Hookthroat Bass

Hookthroat Bass, Hemanthias signifer

The Hookthroat Bass, Hemanthias signifer, whose common Spanish name is cabrilla doncella, and whose local name is antennae, is a species in the Sea Bass or Serranidae Family, known collectively as serranos in Mexico. This fish is also known as the Damsel Bass. Globally, there are only five species in the genus Hemanthias, three of which are found in Mexican waters, one in the Atlantic and two in the Pacific. The Hookthroat Bass is an Anthias, a subfamily of Serranidae, that makes up the majority of the pink, orange, red, and yellow reef fish seen swarming in most coral reef photography and film.

The Hookthroat Bass is one of the few bright red fish and found only in relatively deep water. They have a uniform red color and are characterized by their forked caudal fin, which features exterior rays longer than the other rays, and a hook-like spine at the front of their throat joining their gill cover. They have an elongated filamentous third dorsal fin spine, which gives rise to their common local name, Antennae. They have long pelvic fins. The sides of their body are pink with yellow tinges and their gill covers have yellow spots. All their fins are red with orange-red tips.

The Hookthroat Bass are found over rocky reefs at depths between 100 and 900 feet. They reach a maximum length of 42 cm (17 inches) and can weigh up to 1.4 kg (3 pounds).  They are a deepwater species that have been poorly studied and very little is known about their behavioral patterns.

In Mexican waters the Hookthroat Bass are found in all waters of the Pacific with the exception that they are absent from the northern one-fifth of the Sea of Cortez.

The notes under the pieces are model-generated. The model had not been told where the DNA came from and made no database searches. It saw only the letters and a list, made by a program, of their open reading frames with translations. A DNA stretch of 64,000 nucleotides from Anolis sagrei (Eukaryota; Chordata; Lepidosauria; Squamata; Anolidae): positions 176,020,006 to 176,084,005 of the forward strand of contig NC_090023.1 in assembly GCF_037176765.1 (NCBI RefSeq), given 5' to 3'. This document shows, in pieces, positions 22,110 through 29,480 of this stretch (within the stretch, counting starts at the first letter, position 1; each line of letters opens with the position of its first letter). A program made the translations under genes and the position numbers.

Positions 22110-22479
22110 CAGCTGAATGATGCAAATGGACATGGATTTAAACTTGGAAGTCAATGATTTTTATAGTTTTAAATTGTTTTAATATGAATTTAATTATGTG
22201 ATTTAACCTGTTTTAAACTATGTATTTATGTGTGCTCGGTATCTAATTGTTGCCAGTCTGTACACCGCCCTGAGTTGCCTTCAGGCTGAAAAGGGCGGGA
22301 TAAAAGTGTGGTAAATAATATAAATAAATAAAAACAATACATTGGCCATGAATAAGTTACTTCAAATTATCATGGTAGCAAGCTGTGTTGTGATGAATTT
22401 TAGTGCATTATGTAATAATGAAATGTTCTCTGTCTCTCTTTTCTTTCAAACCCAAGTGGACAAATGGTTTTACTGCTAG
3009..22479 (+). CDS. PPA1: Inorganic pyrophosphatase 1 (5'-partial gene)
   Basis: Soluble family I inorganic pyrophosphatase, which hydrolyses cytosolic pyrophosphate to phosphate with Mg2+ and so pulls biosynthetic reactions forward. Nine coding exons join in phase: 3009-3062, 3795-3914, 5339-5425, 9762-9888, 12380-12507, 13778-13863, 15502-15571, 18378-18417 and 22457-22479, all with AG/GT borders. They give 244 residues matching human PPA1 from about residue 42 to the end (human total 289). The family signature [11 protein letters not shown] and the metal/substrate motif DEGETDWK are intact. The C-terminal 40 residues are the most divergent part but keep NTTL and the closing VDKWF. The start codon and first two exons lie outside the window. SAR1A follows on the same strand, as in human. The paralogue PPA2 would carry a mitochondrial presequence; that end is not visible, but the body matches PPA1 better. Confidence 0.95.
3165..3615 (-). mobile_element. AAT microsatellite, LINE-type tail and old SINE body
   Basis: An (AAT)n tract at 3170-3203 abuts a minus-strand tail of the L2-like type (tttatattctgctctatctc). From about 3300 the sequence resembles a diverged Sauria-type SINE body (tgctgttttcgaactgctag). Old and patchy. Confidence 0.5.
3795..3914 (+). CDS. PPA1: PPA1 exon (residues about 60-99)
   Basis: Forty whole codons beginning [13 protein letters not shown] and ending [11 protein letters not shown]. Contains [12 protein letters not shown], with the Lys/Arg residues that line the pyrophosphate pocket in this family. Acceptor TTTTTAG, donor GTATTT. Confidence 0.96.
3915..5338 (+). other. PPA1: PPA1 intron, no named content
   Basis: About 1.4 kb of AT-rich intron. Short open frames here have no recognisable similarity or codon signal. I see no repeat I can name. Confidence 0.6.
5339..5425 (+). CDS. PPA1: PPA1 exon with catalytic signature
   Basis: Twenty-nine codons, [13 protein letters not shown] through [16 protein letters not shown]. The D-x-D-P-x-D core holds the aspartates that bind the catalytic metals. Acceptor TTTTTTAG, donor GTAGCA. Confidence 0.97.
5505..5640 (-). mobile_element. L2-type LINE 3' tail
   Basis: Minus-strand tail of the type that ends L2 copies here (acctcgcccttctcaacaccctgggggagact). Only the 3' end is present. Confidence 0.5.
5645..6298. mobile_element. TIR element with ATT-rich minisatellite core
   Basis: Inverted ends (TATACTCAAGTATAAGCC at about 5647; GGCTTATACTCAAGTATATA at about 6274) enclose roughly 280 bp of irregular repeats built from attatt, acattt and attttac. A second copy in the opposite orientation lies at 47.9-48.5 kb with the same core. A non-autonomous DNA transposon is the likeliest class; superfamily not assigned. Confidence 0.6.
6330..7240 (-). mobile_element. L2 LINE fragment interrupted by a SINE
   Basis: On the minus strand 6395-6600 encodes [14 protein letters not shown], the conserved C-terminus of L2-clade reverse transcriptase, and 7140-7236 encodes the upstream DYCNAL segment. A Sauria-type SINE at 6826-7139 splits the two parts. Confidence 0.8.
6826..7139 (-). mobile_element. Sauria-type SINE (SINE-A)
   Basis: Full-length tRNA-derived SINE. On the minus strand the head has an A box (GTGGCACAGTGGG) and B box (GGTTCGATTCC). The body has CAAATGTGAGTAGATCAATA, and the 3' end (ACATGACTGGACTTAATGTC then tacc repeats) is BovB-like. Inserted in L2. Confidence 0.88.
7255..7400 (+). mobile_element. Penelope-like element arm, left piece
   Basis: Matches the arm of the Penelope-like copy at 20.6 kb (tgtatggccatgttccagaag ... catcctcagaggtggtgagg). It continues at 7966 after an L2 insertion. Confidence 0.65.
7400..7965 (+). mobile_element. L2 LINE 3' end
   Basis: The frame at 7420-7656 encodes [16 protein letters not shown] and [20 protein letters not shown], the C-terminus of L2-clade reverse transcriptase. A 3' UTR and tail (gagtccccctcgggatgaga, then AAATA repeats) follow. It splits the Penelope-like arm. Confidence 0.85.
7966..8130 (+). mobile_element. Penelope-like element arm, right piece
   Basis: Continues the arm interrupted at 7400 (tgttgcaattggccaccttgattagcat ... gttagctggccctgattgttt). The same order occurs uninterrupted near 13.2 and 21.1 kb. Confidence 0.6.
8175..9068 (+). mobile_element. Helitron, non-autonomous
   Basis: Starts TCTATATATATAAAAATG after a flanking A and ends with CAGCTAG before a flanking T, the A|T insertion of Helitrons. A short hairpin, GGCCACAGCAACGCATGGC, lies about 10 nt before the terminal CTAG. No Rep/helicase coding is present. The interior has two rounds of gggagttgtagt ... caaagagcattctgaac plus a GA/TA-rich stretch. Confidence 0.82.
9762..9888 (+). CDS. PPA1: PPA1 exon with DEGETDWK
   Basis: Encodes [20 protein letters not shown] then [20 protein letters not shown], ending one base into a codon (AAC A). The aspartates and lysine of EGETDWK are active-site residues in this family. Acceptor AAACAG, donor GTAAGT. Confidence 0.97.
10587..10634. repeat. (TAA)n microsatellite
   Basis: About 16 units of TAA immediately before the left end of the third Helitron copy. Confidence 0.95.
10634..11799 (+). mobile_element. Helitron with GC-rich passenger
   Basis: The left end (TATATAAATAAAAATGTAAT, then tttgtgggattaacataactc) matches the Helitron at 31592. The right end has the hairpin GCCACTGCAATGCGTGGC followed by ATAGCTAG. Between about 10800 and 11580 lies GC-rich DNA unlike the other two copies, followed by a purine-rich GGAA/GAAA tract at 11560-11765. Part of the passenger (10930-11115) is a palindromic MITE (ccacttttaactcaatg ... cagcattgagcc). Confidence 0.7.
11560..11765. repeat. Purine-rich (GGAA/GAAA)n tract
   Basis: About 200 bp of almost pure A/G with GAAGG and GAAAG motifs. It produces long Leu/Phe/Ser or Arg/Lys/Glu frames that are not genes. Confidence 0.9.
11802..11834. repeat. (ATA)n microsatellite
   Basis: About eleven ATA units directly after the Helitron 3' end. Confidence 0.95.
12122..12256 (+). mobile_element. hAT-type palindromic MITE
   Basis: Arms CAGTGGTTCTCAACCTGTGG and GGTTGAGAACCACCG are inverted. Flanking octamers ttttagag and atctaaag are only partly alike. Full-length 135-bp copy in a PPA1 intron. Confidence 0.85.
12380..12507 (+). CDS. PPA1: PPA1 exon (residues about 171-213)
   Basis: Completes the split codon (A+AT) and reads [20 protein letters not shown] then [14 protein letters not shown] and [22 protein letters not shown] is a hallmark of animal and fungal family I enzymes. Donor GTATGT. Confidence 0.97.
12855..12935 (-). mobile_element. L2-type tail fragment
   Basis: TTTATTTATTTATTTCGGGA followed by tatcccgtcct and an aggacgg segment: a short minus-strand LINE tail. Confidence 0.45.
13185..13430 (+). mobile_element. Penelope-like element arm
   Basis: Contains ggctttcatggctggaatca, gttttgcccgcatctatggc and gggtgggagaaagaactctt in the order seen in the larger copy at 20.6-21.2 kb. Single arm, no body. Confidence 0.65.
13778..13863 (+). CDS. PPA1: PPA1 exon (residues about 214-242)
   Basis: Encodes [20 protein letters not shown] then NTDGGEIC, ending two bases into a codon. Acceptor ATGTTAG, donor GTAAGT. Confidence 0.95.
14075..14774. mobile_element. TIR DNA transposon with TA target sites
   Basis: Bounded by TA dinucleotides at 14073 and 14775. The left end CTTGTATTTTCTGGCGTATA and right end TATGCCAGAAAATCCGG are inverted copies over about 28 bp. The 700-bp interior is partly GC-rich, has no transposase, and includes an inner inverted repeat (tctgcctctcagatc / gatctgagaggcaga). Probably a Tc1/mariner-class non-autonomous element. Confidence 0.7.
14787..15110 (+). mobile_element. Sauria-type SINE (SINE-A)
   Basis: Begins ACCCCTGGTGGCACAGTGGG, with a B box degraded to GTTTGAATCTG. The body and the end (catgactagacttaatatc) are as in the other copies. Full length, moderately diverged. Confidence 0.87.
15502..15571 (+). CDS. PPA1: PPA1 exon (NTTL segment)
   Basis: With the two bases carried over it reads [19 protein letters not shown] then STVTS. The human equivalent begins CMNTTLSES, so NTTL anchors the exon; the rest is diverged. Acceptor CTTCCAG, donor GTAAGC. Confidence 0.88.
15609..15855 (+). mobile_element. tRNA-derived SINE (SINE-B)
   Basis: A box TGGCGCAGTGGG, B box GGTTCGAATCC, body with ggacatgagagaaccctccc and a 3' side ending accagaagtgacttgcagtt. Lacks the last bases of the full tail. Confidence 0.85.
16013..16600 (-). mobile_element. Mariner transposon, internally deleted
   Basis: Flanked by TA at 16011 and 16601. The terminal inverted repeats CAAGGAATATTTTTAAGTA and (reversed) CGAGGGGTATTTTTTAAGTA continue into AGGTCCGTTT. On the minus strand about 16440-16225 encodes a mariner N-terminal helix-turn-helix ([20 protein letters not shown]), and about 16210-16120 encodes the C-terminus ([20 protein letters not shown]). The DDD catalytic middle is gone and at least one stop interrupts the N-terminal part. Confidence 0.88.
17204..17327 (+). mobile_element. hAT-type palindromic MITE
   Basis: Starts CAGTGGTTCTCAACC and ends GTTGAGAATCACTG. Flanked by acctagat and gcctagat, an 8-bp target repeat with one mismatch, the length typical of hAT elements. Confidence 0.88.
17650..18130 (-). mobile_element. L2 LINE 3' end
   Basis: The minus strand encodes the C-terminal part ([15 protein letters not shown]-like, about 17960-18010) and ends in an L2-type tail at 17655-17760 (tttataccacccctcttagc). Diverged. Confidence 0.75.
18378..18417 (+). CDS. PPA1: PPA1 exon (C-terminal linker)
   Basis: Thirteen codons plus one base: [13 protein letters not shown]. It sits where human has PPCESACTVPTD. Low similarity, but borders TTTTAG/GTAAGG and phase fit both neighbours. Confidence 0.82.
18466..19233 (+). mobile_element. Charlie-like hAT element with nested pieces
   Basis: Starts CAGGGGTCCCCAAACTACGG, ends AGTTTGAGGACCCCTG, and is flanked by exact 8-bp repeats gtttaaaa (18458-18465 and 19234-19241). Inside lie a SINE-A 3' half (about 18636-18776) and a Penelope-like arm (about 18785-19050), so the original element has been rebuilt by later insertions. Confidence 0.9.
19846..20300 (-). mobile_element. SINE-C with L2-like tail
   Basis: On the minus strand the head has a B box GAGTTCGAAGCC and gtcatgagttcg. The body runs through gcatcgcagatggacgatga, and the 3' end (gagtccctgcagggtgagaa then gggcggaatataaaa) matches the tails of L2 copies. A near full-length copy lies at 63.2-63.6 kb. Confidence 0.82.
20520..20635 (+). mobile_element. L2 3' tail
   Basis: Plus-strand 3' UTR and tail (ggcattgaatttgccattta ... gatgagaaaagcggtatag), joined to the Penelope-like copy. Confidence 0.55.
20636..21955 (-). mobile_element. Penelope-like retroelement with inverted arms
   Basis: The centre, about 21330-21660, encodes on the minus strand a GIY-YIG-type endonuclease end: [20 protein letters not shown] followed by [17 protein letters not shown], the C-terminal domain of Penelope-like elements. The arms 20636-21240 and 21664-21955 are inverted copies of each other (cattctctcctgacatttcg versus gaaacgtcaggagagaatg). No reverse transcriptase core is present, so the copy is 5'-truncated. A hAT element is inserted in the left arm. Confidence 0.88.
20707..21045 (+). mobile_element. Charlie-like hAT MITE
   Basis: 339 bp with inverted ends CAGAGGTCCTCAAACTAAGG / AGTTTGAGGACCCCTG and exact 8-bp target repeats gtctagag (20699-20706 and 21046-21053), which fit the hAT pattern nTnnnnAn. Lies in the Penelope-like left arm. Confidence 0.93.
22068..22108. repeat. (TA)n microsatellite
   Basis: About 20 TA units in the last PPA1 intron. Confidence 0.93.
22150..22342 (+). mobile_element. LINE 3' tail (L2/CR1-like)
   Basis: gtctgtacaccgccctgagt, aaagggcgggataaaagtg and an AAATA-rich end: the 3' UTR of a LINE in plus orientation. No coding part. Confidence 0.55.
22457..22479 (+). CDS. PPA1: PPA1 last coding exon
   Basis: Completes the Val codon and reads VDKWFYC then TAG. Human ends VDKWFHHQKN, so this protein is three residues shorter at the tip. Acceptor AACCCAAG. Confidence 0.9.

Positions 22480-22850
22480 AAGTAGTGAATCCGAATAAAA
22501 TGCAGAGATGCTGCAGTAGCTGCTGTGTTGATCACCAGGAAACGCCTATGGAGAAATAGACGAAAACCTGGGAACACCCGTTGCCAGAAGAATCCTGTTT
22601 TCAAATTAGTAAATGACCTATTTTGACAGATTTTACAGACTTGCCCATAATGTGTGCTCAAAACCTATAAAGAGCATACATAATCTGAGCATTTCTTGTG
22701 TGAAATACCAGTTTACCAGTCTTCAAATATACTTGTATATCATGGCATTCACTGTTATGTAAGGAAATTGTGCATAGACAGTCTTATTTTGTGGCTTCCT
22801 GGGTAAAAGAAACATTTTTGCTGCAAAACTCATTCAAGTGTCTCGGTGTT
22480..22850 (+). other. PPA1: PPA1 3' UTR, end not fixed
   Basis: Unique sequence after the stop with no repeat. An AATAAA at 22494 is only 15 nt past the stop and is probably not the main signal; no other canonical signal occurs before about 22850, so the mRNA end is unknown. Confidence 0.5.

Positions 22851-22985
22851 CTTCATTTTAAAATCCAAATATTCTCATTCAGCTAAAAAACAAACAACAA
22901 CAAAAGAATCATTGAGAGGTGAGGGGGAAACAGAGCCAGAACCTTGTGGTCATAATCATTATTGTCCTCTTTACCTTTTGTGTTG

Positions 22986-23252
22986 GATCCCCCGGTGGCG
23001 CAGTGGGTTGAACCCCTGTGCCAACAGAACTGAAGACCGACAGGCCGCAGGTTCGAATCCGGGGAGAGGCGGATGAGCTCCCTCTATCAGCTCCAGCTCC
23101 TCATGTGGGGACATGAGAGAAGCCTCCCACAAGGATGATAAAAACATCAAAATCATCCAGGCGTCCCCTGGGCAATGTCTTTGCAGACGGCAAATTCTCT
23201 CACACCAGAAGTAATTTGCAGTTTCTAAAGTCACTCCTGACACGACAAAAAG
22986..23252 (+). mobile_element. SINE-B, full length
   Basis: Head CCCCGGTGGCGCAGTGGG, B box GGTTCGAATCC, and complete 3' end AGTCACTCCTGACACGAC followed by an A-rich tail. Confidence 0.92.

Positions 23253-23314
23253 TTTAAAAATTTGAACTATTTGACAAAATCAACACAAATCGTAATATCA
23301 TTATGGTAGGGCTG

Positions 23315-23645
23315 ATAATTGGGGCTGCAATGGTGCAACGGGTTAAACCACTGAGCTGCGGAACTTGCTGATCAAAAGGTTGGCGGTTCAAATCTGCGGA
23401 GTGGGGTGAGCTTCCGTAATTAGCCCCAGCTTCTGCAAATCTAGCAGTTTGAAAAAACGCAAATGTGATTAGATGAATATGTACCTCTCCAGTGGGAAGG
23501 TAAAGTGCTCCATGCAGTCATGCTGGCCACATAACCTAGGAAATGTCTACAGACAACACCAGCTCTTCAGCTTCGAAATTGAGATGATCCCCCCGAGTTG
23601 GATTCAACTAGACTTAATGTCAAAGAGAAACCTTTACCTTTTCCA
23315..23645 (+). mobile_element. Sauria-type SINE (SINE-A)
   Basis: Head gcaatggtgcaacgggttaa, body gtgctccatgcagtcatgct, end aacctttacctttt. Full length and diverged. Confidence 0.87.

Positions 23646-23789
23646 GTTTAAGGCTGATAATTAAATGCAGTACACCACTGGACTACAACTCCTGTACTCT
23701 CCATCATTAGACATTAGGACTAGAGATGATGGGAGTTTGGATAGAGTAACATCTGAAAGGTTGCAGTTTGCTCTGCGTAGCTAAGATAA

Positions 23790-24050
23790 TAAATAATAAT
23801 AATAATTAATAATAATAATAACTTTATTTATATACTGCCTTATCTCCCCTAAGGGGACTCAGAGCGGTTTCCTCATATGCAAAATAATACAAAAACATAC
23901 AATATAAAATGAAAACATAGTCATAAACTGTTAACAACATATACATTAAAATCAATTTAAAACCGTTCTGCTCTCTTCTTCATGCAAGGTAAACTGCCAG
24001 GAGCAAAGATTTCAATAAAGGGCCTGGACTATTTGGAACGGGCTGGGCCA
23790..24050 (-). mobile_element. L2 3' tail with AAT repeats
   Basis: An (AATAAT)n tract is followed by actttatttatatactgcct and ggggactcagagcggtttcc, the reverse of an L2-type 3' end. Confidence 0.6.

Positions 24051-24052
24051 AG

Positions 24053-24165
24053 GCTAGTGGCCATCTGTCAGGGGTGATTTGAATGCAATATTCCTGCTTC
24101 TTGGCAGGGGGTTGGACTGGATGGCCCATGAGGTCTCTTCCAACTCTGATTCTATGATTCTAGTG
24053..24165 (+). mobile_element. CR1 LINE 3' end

The Hookthroat Bass is straightforward to identify although some might confuse it with the Splittail Bass, Hemanthias peruanus (yellow line under eye; caudal fin deeply forked with longer middle rays).

The Hookthroat Bass are sold in local fish markets and are considered by locals to be an excellent food fish, however, they are a rare catch by hook and line.

Hookthroat Bass, Hemanthias signifer. Fish caught from coastal waters off Cabo San Lucas, Baja California Sur, March 2015. Length: not measured but estimated to be greater than  51 cm (20 inches), well in excess of the known maximum for this species. Catch and photo courtesy of Perry Kotkas, Calgary, Alberta, Canada.

F011-Hookthroat Bass (3)

Hookthroat Bass, Hemanthias signifer. Fish caught out of coastal waters off Loreto, Baja California Sur, April 2016. Length: 34 cm (13 inches).

Hookthroat Bass, Hemanthias signifer. The rounded forward projecting spine of the above fish that forms an underslung “hook” on the ventral side of the urohyal bone on the throat region for which it is named. This bone is more prominent in larger fish.